I have had a long relationship with “politics” and with “the political”. He was born with me. It was in the family history, in my grandmother’s relationship with Sandino and in the anti-Somocism that I had breathed since my childhood. Over time, I learned the only difference between “politics” and “the political”: politics has been perceived by many as a scenario alien to everyday life; something in which to participate you must accumulate medals, trophies, prizes. In short, merits to make yourself a public image that justifies reaching a different status. However, in my particular experience, “politics” was something like a bubble to which one may or may not belong. In this there are several dichotomies: do you study to be a politician or do you have to participate in some real or symbolic “struggle”, battle or war to be a politician? If it were the latter, the conclusion would lead us to think that you have to be almost a hero to be a politician.
To complicate the above reflection, also based on my own experience, I assumed three variables: political hierarchies, political ideology and “political line”. This trinomial would always guarantee political power. In my adolescent moments doing politics, I focused on those three things. First, to protect a political leadership, to try that nothing would separate me from the political doctrine that I had learned, and a blindness that conditioned me to never discuss orders but to accept them with the submission of a true daughter of politics. Today, some of the experiences cited are the causes, among many others, that we have an authoritarian dictatorship and a political culture that runs over us.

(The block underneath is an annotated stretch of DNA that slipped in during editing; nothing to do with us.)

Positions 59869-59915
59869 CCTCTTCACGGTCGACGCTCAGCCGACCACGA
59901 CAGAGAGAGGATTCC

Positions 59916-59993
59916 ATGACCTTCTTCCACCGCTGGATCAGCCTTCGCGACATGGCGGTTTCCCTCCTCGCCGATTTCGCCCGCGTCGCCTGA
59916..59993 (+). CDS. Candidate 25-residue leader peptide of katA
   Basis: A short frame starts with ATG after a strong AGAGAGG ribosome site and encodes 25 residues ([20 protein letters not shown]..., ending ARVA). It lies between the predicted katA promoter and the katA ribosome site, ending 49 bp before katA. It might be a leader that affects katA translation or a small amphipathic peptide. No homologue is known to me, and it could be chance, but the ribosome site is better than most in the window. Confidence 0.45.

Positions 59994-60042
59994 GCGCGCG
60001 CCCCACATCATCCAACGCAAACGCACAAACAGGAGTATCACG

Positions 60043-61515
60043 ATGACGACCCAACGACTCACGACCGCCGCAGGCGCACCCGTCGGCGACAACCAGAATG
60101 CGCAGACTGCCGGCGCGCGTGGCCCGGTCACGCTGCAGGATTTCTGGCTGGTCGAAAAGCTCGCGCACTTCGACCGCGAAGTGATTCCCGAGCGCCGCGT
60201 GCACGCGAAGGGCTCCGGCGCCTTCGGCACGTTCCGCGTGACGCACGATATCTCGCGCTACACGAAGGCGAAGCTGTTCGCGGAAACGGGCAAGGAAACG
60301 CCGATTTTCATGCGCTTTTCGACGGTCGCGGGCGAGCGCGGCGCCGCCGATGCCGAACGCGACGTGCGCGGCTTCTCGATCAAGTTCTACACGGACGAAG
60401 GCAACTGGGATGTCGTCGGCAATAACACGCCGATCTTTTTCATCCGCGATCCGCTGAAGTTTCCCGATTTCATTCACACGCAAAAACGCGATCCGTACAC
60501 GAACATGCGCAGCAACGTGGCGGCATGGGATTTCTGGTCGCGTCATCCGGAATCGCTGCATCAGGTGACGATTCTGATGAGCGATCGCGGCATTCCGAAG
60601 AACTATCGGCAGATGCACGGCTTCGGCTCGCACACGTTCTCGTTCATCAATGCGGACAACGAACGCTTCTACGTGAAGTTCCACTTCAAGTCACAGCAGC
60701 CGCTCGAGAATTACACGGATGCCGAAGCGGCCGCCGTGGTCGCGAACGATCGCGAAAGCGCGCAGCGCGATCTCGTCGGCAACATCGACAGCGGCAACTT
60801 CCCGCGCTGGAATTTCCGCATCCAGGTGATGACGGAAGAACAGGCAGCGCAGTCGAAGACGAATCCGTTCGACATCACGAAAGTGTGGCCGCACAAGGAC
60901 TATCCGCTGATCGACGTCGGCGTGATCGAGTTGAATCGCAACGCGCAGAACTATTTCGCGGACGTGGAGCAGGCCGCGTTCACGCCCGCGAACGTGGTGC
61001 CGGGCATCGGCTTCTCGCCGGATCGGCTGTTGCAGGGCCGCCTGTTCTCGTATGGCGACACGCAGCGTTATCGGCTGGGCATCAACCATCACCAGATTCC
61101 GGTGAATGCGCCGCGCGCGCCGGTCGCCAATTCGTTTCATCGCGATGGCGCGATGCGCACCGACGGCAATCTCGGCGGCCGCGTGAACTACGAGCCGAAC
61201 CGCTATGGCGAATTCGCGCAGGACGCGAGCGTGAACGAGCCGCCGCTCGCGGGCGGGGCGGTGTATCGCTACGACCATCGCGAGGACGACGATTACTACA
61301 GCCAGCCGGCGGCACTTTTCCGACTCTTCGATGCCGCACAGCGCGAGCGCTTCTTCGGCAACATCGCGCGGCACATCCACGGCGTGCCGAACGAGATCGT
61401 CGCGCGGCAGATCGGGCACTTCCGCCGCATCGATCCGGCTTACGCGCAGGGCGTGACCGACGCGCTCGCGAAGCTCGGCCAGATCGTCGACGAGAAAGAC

In the current context, the liberation of our Nicaragua has encountered obstacles that seem to be as strong as the same pathological attachment of the dictatorship with power. One of them has been the difficulties in having a great agreement, the organizational unit that allows coordinating the methods of resistance and civic struggle and, of course, that can develop the programmatic vision for the country of the future. It is summed up in an alliance of groups that allows us all to know that we are going to come out of the dictatorship together and that, the day after the end of the dictatorship, we will be prepared to begin the reconstruction of our Nicaragua.
When you think about the list of reasons why the different opposition groups do not walk organized together, and some even flee from the so-called “unity”, there are arguments of all kinds. Some are factors that combine the historical, the ideological and the emotional. There are those who refuse to join because they swore not to compromise with those who, in the past, acted in one way or another. Others do not favor unity due to mistrust that alerts them to the possibility of being betrayed by the same as always. No one wants to take the risk, much less pay the consequences. There are also those who consider themselves unable to find middle ground on ideological issues, such as the free market, gender or spirituality, among others.
Added to these arguments are the never-resolved questions about the narrative and the methodology for creating these political alliances. Should it be called dialogue? “No, because before talking I need to know exactly what we are going to talk about,” some say. What if we call it “negotiation”? “No, because we have nothing to negotiate. We unite only to overthrow the dictatorship and we don’t need more”. So we call it “agreement”? “No, because that sounds like a pact and pacts are not well seen.”
It goes without saying that to these are added questions about the protagonists of the aforementioned processes: Who should be agreed with? Who do you have to join? And then, answers come from experience: “No… They don’t have people”; “No… Those were in this or that group.” The most demanding also condition their participation depending on who will represent the other groups. There we get more complicated because everyone, as they say, “has a tail”. Added to this is the belief that, behind each group, there is a foreign government financing the so-called coalition of opposition actors. And then comes the main suspicion: the much feared possibility that a dialogue between the opposition will lead to a dialogue with the dictatorship. The latter already leads us to conclude that it is better to close all options to articulate ourselves.
In conclusion, we want to unite only with those who have never made political mistakes, with those who guarantee us historical probity and with whom we agree on principles and programs.